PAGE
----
LatinXcellence: Ellen Ochoa's History-Making Space Flights
Celebrate Latinx Heritage Month with People CHICA's LatinXcellence series, spotlighting the incredible women who are changing the world through their work and activism. Today we focus on Ellen Ochoa, the first Latina to travel to space.
Here at People CHICA we celebrate our Latinidad 365 days a year, but during Latinx Heritage Month, we go extra hard. Established in 1988, Latinx Heritage Month recognizes the generations of Latinx Americans who have positively influenced and enhanced our society. All month long, we'll be celebrating with a series called #LatinXcellence, highlighting women who are making a difference in Latinx culture today through their art, work and activism.
When most people think of astronauts, they think of men, and if they think of women, they remember Sally Ride, the first American woman in space. But there's another woman who achieved a ton of firsts during her tenure at NASA: Dr. Ellen Ochoa, former director of the Johnson Space Center and the first Latinx woman to go to space.
Born in Los Angeles, California, Ochoa, whose father is of Mexican descent, earned a bachelor's degree in physics from San Diego State University and a master's degree and doctorate in electrical engineering from Stanford University. After finishing her doctorate, she worked as a research engineer at Sandia National Laboratories and then in 1988 joined NASA's Ames Research Center, where she worked on computational systems for aerospace missions. In 1990, she was selected an astronaut, and was tapped for her first mission in 1993, a nine-day mission with aboard the space shuttle Discovery. “The most exciting thing was looking out at Earth from up there,” she said of her first time in space. “It was beautiful.”
Ochoa's firsts didn't stop there, though. In 2013, she became the first Latinx and second female director of NASA's Johnson Space Center; in 2017, she was inducted into the United States Astronaut Hall of Fame. Now retired from federal service, she serves as the vice chair of the National Science Board and has six schools named after her. “Getting to be an astronaut is tough for anybody, not just Hispanics or women,” she said in a 1993 interview. “I don't think my background made it harder or easier. I think it's just a matter of working hard to have a very good education.”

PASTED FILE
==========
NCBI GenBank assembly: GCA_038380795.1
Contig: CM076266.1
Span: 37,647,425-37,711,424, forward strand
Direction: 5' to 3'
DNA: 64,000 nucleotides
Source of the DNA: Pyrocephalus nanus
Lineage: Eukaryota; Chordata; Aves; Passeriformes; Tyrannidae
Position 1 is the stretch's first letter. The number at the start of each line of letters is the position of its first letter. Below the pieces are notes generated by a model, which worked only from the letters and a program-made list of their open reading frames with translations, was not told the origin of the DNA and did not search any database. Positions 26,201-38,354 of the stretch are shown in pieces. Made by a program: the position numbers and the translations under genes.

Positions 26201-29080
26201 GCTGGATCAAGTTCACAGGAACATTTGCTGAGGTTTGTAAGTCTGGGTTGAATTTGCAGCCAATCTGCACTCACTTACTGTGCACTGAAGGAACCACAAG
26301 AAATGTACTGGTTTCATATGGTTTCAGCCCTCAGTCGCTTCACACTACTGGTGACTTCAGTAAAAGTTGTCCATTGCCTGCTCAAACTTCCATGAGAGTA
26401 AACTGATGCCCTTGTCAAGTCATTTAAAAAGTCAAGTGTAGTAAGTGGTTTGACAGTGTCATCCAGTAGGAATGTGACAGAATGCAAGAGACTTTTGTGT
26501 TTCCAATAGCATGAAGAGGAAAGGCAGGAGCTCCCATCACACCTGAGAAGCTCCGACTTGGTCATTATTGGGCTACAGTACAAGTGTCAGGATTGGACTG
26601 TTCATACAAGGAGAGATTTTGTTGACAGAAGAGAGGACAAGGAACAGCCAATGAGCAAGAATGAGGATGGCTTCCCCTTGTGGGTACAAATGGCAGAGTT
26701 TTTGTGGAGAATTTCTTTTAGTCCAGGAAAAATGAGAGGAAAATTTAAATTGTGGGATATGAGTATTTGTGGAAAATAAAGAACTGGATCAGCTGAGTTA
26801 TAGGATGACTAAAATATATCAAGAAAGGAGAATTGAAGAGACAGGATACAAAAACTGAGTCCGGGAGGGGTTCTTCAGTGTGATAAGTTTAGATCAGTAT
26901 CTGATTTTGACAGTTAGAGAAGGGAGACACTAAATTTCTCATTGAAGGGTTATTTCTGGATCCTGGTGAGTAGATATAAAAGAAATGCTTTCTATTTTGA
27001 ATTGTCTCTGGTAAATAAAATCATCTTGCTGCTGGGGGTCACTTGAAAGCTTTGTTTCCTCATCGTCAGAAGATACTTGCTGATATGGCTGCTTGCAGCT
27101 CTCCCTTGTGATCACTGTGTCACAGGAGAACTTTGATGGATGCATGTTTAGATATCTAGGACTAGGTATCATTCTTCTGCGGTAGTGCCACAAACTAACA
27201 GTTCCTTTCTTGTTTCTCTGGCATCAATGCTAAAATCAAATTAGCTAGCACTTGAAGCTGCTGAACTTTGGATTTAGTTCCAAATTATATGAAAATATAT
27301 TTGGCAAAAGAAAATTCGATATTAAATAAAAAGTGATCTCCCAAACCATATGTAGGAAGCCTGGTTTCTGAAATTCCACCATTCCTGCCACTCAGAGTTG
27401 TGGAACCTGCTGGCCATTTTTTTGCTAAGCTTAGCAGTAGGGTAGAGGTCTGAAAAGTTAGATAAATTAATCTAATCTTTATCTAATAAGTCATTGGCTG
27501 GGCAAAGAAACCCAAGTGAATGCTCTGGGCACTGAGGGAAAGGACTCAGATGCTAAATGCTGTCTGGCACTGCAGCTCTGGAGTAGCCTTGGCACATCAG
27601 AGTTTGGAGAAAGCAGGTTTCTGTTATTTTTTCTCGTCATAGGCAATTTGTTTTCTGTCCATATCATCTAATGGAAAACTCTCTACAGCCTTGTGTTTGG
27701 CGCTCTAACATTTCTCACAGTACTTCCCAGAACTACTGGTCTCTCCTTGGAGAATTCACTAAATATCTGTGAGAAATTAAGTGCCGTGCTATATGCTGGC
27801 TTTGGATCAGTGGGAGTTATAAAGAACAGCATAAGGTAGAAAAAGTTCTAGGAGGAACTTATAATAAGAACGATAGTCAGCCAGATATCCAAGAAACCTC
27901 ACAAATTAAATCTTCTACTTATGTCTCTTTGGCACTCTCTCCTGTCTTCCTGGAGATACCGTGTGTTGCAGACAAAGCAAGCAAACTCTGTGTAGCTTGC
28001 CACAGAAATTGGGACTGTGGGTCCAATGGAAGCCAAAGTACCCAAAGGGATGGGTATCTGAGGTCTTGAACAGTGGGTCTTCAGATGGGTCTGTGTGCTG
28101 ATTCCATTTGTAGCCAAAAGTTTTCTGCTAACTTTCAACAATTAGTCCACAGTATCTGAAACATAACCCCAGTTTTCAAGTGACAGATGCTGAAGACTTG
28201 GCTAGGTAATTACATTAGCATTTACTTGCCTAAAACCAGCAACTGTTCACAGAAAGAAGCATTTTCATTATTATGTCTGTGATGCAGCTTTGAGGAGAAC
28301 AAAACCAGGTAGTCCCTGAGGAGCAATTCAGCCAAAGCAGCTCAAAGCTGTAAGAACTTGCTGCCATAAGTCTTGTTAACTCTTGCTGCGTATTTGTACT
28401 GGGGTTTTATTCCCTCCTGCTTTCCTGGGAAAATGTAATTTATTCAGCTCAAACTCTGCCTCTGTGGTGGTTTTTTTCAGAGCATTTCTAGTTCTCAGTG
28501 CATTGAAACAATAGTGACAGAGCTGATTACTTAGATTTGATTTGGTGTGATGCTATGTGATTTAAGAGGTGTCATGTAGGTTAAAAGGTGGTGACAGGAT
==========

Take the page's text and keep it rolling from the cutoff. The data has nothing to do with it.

Growing up, Ochoa didn't at first consider a career as an astronaut — women weren't even allowed in the astronaut corps until she was halfway through college. “It was certainly very important for me to see women astronauts — it hadn't been possible before that 1978 class, and the first six women demonstrated their skill in a way that helped all the women who came after them,” she said last year. “So I know that role models make a difference, and I take seriously that part of my career and life.” Before she set her sights on space, she actually considered a career in journalism or music; she played flute in the Stanford Symphony Orchestra (and later in space).
“I do as much speaking as I am allowed to do,” she's said about her own status as a role model. “I tell students that the opportunities I had were a result of having a good educational background. Education is what allows you to stand out.”
Ochoa has also been recognized with NASA's highest award, the Distinguished Service Medal, and has received the Presidential Distinguished Rank Award for senior executives in the federal government. Her last space mission was in 2002, but she'll remain an inspiration as long as kids dream of becoming astronauts. “Being an astronaut is a wonderful career,” Ochoa said after her first 1993 mission. “I feel very privileged. But what I really hope for young people is that they find a career they're passionate about, something that's challenging and worthwhile.”